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Is Your LIMS Master Data Green? [Recycle]

In addition to working with some of the most innovative companies in the life sciences industry, one of the greatest aspects of my career with Clarkston is the people. My fellow Clarkston stewards are some of the brightest minds in their respective fields, bringing thought-leading perspectives to the projects we work on together every day. Recently, one such steward, Kevin Joyner, and I discussed how life sciences companies can improve their LIMS master data using a somewhat unconventional mindset. Kevin’s used his insights and deep LIMS experience to develop a blog series on LIMS master data, check back in periodically or subscribe to our blog to follow along.

Over the course of this series, we’ve explored how any life sciences organization or lab going through a LIMS implementation can apply well-known green concepts (reduce, reuse, recycle) to master data activities. Today, we’re wrapping up the series by exploring how you can use the concept of recycling for your LIMS master data to extract differentiated value from it.

If we think of recycling as the process of taking something used, adapting it, and applying it in a new way, it teaches us important lessons for our LIMS implementations. Similar but critically different from reusing, recycling is all about the transformation from old to new, from ingrained to innovative.

For those with legacy systems, recycling is even more important and impactful. Don’t throw years of work away by building your system or master data from scratch – recycle what you have.

Requirements

A legacy system is essentially an operationalized requirements document. Using your legacy system, you can accelerate your vendor selection and more easily determine the scope of your new LIMS.  You can quickly assess volumes of products, analyses, instrument interfaces, etc. Recycling your legacy system for your new LIMS requirements facilitates a smoother and more effective process during this preliminary stage.

New Master Data

Recycling old master data should be considered non-optional.  You can leverage out-of-the-box vendor migration tools or build automation tools. Either will be a time savings. There is no reason to start from scratch if you’ve already developed a LIMS before.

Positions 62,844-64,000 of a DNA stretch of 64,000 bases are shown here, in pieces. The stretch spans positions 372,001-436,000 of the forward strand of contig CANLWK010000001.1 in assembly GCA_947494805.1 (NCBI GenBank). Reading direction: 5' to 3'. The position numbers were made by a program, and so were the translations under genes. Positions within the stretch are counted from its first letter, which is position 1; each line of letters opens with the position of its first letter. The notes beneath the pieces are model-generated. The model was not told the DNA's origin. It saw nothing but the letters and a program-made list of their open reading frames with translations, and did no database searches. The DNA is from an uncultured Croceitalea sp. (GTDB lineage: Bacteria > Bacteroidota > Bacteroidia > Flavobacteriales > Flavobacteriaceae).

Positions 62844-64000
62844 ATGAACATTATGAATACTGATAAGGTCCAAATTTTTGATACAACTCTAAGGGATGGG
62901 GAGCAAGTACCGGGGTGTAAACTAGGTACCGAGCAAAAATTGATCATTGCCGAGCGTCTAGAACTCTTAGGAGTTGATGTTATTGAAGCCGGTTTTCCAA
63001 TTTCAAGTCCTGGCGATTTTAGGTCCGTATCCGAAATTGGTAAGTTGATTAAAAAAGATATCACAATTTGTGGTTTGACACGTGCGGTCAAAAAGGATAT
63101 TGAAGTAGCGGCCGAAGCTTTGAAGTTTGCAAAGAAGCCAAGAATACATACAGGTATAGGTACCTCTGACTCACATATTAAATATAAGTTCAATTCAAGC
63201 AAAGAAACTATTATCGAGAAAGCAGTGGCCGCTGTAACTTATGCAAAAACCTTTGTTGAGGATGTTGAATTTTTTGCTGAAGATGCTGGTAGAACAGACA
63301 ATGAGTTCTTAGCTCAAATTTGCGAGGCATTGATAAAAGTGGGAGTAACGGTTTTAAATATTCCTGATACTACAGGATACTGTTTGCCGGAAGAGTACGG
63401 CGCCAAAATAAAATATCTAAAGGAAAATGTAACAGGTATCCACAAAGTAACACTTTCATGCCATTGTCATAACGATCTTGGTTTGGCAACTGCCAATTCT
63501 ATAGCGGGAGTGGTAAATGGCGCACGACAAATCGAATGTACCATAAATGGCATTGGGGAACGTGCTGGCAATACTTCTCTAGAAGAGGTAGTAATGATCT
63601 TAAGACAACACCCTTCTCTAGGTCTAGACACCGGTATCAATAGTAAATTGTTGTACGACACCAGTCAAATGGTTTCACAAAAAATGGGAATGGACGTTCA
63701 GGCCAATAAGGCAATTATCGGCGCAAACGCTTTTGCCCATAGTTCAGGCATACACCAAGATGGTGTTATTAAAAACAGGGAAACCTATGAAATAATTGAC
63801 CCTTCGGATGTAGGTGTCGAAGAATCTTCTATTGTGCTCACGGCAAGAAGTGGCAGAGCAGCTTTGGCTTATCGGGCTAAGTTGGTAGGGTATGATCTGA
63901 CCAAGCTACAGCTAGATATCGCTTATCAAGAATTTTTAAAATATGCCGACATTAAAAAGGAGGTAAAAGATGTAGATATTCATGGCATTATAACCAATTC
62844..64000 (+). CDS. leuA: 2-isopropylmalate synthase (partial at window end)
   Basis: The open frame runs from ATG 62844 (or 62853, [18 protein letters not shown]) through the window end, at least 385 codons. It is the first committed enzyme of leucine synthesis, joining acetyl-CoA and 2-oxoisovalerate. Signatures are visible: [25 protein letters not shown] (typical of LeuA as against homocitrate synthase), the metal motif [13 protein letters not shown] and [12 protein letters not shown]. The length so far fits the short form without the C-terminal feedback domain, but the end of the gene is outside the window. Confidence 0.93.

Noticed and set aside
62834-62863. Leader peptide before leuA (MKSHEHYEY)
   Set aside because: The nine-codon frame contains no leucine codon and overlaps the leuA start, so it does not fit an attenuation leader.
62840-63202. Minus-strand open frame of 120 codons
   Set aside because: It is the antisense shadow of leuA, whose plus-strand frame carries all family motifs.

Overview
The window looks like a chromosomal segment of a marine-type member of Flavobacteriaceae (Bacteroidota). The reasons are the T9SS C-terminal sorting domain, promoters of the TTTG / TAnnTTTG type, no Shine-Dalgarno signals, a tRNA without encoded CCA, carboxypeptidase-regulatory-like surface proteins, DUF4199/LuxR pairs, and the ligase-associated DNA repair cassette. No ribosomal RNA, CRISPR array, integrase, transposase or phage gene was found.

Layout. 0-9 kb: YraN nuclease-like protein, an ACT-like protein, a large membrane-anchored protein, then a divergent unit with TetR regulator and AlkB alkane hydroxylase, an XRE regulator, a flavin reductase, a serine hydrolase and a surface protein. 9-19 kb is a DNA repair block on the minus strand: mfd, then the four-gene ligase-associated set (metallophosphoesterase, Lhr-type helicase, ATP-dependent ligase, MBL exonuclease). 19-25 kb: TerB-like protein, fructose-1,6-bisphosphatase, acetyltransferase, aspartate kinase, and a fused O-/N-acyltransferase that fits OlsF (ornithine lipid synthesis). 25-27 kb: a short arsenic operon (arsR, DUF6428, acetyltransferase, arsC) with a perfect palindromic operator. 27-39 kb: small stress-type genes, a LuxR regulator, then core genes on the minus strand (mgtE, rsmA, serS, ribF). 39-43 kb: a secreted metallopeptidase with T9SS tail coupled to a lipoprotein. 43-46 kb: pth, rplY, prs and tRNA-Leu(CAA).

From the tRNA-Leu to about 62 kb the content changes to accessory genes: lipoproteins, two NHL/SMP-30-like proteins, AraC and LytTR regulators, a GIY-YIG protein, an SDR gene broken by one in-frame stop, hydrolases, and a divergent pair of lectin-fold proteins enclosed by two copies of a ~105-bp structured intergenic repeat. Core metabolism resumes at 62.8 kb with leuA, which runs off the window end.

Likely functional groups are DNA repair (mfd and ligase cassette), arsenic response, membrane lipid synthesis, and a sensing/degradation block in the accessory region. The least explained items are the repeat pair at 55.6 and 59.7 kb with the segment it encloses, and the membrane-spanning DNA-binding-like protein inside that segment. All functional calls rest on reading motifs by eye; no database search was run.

Calculations

Specifically, don’t let the work you’ve done on laboratory calculations go to waste. Requirements and code can often be recycled. As a bonus, if the code is recycled, you may also be able to recycle the testing.

Reporting

Similar to the requirements derived from your legacy system, you can use your existing reports to drive new reporting activities. Recycle the documentation for your existing reports to adapt them for your news LIMS platform. Do this early! Reporting requirements often drive system requirements.

Conclusion

Recycling is about making a better product without wasting new resources or money. You have a lot of opportunities to reduce waste on your LIMS project too.  But remember, when we recycle, we throw the garbage out from the recyclable materials. As with your plastic cups and banana peels, don’t throw it all out in the dumpster and don’t toss it all in the recycling bin, either.

Take the time at the beginning. Visualize your current “pile” of master data reports, calculations, processes, etc. – what’s truly garbage and what’s ready for life as something new? Think about your LIMS goals and objectives – what do you have that will support them?

Going green with your master data isn’t a journey with a fixed destination – it’s an ongoing process to make the most of the resources at your disposal, save time, and save money.

Tags: Data Integrity, Quality Operations, Quality and Compliance Technology
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